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Climbing And Your Risk Of Injury

When we think of climbing injuries images of falling, tumbling down a boulder and taking big run out whips come to mind. The occurrence of injury in climbing is high especially if you get more and more involved in the sport. One research paper in Canada surveyed 148 climbers of which 49 reported an injury as a result from climbing. However, of those who responded only 18% of the injuries were from traumatic fall. The majority of injuries were actually overuse injuries.

So how can we make ourselves less at risk? No one wants an injury to set them back from climbing goals. Understanding risk factors for climbing injury can help athletes be aware while training and mitigate controllable factors. Research by Backe, Ericson, Janson & Timpka (2009) looked at what factors increase injury rate and identified the following:

  1. Frequency of climbing: With an increase exposure to sport (simply climbing more) the chance of injury or overload is higher. If you climb more days in the week you also reduce recover periods which is a risk factor for overload injuries such as elbow tendinopathy. See our other blog on climbers’ elbow for more info.
  2. Climbing above one’s skill level: Climbers old and new get really excited to train and send. Sometimes we get caught up in “chasing grades.” A new high point in climbing leads to seeking out other more challenging climbs. However, if skill has not caught up to the psych we see more injury occurring. Newer climbers exhibiting novice technique will over grip holds, climb with excessively bent elbows that put unnecessary load on part of the body that aren’t use to be loaded. It is essential to train technique with same diligence as strength.
  3. Higher climbing level: As climbing difficulty increases the complexity and challenge of movement also increases. As we move into harder grades the body is demanded to pull on smaller holds, cut feet, throw to further holds and twist in new ways. This puts high load on elbows, shoulders and fingers. Time and attention need to be made to prepare the body for more complex movement through comprehensive strength training.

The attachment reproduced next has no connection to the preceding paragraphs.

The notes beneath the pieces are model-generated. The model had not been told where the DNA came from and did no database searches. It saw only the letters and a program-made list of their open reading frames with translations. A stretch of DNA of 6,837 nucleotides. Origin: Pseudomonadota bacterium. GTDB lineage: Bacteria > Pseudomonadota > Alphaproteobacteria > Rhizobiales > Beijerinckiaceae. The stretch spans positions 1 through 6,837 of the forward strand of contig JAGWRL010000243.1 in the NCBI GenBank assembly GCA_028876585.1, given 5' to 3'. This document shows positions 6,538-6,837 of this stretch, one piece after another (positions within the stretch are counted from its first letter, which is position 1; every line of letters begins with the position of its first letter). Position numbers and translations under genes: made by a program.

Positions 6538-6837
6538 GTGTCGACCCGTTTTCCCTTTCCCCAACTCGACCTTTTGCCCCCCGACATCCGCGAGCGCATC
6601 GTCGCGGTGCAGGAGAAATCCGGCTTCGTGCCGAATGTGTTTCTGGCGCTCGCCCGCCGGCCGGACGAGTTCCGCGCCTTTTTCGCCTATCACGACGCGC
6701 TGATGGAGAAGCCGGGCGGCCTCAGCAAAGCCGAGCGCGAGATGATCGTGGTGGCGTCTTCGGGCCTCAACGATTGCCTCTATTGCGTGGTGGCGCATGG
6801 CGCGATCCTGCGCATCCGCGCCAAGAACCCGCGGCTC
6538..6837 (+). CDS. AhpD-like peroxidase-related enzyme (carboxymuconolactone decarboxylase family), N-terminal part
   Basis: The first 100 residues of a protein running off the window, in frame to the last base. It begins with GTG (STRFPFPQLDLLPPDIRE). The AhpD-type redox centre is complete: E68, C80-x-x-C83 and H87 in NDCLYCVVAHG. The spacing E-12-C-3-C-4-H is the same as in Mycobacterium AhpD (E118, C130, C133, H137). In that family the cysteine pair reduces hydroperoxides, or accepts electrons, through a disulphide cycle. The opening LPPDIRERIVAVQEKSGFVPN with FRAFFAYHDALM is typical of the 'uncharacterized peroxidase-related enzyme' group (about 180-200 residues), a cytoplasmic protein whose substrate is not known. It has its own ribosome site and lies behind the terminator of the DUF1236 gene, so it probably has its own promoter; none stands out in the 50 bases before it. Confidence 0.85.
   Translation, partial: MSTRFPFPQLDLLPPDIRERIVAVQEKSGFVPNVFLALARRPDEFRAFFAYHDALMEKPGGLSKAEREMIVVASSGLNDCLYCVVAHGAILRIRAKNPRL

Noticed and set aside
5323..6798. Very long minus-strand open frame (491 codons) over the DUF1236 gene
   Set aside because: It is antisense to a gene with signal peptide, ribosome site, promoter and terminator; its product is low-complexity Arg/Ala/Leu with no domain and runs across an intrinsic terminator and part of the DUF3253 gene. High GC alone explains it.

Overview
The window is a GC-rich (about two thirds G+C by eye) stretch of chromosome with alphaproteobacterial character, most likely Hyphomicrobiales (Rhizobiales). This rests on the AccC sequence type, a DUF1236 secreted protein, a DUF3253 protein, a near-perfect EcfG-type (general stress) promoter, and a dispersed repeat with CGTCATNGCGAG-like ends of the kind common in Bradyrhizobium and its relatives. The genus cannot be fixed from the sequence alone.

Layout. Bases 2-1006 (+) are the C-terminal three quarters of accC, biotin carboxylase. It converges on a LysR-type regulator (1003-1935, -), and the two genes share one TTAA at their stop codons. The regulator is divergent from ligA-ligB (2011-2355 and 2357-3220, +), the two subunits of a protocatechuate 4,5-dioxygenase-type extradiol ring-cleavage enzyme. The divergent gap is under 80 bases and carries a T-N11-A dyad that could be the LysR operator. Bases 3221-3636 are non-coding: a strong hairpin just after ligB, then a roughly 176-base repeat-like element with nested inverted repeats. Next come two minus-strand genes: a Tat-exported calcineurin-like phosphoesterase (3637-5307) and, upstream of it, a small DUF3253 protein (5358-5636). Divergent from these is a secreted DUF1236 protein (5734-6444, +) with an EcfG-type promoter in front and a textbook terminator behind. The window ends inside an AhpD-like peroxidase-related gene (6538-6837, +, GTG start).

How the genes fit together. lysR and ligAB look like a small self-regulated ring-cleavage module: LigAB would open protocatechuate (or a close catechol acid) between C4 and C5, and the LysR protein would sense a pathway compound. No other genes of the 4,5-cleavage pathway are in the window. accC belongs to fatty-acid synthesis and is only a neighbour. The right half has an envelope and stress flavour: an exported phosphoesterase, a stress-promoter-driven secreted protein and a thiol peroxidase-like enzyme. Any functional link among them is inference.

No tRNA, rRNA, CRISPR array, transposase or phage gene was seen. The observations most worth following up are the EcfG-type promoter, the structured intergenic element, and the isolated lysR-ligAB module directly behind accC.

4. Bouldering: The discipline of boulder is an excellent training tool as it compacts difficult moves into a small space. In sport climbing you can often climb a few meters before the “crux” where difficulty turns up. Bouldering is hard for the few meters it takes to complete. While this is a great training tool and sport on its own, it is essential to take breaks between boulders as well as adequately warm up.
  5. Inadequate warm up and over training: Surprise, surprise, you’ve heard it before that warming up is key to prevent injury but in climbing even more so. You might be able to get away with a jog without warming up but climbing put excessive load on finger tendons and they need to be warm and activated before pulling onto projects.

Climbing is an emerging field and research is not as robust as other sports. However, understanding ways to prevent injury will allow you to train through the seasons and send your next project. If you have a climbing injury and are local to Sydney I would love to help.


Injuries associated with rock climbing. Journal of Orthopaedic & Sports Physical Therapy

Backe, S., Ericson, L., Janson, S., & Timpka, T. (2009). Rock climbing injury rates and associated risk factors in a general climbing population. Scandinavian journal of medicine & science in sports19(6), 850-856.

Meredith Chapple

Meredith graduated from the Doctor of Physiotherapy program at Macquarie University in 2017.  She has worked with several Rugby Union clubs and enjoys helping athletes with acute injuries and their return to sport. As an avid rock climber, she has turned her attention to managing rock climbing injuries including wrist, elbow, shoulder and hips. With all her patients, she aims to inspire them to return to their favourite activity and live an active life. Meredith also teaches Clinical Pilates which has helped developed keen body awareness and skill in incorporating mindfulness and exercises as a part of all rehabilitative programs. She is passionate about the connections in the body and has pursued on-going clinical education in dry needling, exercise rehab, TMJ dysfunction and Women’s Health. She enjoys working with Women’s Health patients, chronic pain and people looking to get active. She strives to educate patients on their conditions, develop a suitable exercise program and use manual therapy techniques for the best results. Outside of the clinic Meredith has a passion for running, rock climbing, yoga and playing ukulele.

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